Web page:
Meats were categorized by type (red versus white) and preparation method to facilitate statistical analyses. The “all meat” category included all 15 meats listed in the questionnaire. The “red meat” category included hamburgers, cheeseburgers, beefsteaks, pork chops, bacon, breakfast sausage links, breakfast sausage patties, other sausages, bratwurst, and hot dogs or franks. The “white meat” group included chicken or turkey breast; chicken or turkey thighs, legs, or wings; and fish. Individual meats and meat groupings were further classified by preparation method. Fried, grilled, and broiled red meats referred to the preparation methods of the aforementioned red meat category. Intake in grams was estimated for each food item included in the questionnaire. Thus, analyses using meat groups were based on the summation of the individual gram weights of the meats consumed in each category. A doneness score was also calculated to describe the eating preferences of participants on the basis of their responses to the color photographs. Doneness levels of rare or medium, well done, and very well done were given scores of 1, 2, and 3, respectively. The doneness score was defined as the sum of the doneness preferences for each of the three meat photographs. For example, a person who reported usually consuming rare or medium-done hamburger, beefsteak, and bacon received a score of 3, whereas a person reporting usual intake of all three meats as very well done received a score of 9.

Results

The distributions of demographic and risk factors from the baseline survey conducted in 1986 are shown in Table 1 for all eligible subjects (left three columns) and for those who completed the supplementary questionnaire (right three columns). Among study participants, a family history of breast cancer, use of hormone replacement therapy, and waistto- hip ratio were positively associated with risk of breast cancer ( P <.05). Therefore, all analyses were adjusted for these variables. No apparent association with other variables, including dietary fat and total energy intake, was observed among study participants. Similar findings were observed from the analyses that included all eligible subjects selected for the study, suggesting that study participants represent reasonably well the eligible subject cohort in the distribution of major factors for breast cancer.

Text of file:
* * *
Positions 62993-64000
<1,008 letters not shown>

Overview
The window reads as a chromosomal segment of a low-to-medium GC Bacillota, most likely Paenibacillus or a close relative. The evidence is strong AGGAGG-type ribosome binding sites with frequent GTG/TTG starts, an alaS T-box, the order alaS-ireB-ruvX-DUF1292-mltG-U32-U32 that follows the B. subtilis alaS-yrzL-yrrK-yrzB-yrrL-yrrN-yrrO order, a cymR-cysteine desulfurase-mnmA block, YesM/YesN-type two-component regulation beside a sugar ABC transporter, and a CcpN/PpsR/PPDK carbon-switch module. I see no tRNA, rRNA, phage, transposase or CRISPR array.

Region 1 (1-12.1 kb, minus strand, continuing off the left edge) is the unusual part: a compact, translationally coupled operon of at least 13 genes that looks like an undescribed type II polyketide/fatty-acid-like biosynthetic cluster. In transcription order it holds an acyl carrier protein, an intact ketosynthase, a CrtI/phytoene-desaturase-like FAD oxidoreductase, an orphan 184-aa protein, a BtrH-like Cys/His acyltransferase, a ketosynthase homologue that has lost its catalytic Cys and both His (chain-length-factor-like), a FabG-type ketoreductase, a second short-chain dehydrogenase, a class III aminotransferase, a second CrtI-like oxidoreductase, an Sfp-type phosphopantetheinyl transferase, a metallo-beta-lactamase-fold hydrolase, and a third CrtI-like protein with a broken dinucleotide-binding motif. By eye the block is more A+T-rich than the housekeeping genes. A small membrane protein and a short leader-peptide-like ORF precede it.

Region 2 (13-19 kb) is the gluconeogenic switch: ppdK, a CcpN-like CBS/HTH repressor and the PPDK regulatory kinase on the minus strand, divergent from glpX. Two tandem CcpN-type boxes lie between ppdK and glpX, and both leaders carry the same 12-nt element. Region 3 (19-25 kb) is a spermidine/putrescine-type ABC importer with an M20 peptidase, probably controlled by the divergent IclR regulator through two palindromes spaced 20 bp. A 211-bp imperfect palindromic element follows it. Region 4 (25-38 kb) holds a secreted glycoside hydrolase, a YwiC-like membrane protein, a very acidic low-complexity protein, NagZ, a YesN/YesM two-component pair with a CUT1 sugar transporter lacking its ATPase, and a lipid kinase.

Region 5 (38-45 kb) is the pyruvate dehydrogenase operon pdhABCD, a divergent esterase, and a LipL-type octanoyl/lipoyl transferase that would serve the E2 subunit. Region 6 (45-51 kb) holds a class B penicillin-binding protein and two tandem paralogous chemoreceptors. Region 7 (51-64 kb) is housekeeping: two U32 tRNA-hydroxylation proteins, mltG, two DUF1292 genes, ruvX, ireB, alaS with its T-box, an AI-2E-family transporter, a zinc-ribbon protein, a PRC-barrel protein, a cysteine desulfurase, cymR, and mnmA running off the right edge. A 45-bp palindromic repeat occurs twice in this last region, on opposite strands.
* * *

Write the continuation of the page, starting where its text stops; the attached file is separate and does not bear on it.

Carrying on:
The median intake levels of major meat categories by case-control status are presented in Table 2 . Total meat intake was higher among breast cancer case subjects than among control subjects. This difference was apparently due to a higher intake of red meats (17.7% case-control difference) but not white meats (2.1% difference). Because heterocyclic amines are formed primarily in fried, grilled, and broiled meats and human exposure to heterocyclic amines is primarily through intake of meats prepared by these three cooking methods, these meats were combined into one group for data analysis. There was an 18.8% ( P = .06) difference in the median intake of fried, grilled, and broiled red meats between case subjects (26.5 g/day) and control subjects (22.3 g/day). Case subjects also consumed more red meats prepared in other ways than did control subjects (20.9% difference, P 4 .16), but intake of these meats was low, accounting for less than 15% of total red meats consumed. Compared with control subjects, case subjects had a slightly higher intake of fried, grilled, and broiled white meats (7.6%) but a lower intake of white meats prepared by other cooking methods (-5.6%). These case-control differences were not statistically significant. Intake of smoked meats and fish was low, and no apparent association with risk of breast cancer was observed. The P values from age-adjusted linear regression models using natural log-transformed data were similar to those obtained from the Wilcoxon rank-sum tests.